Sandia has developed a technology that automatically detects and responds to threats within critical infrastructure environments in real time. The detection approach uses a set of machine learning algorithms that recognizes anomalous behavior and then classifies those anomalies into categories of attacks. The response approach uses software-defined networking to randomize IP addresses and application port numbers, invalidating the attacker’s knowledge of the network and preventing successful deployment of attacks.
CHIRP: Cloud Hypervisor-forensics and Incident Response Platform, principal investigator Vincent Urias
CHIRP gives cyber analysts a holistic view of Cloud systems, providing the tools required to collect forensic artifacts, evidence and incident response materials in real time without disturbing the user environment or alerting the intruder. Using CHIRP, analysts can pinpoint suspicious activities, track and record attacker actions for forensic analysis and retrieve materials transparently from the targeted machines automatically or on-demand. The features of CHIRP also may be used by responders to disrupt malicious copying, deleting, obfuscating, encrypting and relocating of data in a Cloud environment.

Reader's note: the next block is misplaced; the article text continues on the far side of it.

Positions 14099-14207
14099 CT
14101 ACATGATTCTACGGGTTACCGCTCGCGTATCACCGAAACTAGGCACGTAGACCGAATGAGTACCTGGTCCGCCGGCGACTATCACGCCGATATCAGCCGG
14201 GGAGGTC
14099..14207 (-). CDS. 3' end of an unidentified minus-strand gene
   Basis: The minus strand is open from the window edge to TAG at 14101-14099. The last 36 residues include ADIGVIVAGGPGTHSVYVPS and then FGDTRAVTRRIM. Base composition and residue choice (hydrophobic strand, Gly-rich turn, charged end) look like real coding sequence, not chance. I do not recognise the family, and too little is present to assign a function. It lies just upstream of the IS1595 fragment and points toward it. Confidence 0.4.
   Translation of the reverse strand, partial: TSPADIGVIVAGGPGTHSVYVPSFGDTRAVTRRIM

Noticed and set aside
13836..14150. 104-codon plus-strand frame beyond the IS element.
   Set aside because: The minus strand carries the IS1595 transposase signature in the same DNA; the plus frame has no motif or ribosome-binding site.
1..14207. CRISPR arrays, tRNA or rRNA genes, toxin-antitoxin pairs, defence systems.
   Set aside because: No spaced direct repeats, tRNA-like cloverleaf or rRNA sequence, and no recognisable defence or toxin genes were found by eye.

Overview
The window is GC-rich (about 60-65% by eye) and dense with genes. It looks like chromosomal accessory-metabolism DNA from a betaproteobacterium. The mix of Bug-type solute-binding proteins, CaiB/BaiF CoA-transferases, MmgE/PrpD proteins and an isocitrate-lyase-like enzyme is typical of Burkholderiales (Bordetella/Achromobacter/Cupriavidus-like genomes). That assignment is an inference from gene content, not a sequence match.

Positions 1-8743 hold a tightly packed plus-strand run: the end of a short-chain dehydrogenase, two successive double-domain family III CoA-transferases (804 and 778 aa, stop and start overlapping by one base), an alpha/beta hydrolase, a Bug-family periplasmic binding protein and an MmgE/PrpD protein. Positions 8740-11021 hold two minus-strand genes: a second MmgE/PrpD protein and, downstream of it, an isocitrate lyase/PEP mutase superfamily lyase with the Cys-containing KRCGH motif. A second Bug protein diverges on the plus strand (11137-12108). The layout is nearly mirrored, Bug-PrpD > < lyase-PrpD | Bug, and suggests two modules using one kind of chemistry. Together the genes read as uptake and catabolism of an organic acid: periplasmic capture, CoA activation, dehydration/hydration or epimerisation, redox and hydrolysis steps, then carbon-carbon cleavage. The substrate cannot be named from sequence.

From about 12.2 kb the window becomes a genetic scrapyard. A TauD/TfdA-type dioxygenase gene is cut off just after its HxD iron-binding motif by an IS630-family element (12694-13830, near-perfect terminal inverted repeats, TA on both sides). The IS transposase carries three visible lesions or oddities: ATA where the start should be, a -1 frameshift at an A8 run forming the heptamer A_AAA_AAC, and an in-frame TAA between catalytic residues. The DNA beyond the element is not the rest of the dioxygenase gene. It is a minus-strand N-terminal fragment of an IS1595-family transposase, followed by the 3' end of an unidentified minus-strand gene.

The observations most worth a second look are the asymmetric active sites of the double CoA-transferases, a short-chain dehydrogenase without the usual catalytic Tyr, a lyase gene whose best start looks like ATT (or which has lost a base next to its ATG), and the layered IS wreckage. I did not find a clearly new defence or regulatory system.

MIRaGE: Multiscale Inverse Rapid Group-theory for Engineered-metamaterials, principal investigator Ihab El Kady
Experimental approaches (perhaps intuitive ones) good luck and considerable calculation could eventually lead a designer to a metamaterial with suitable properties for particular tasks, but this search can be a tedious, hit-or-miss process.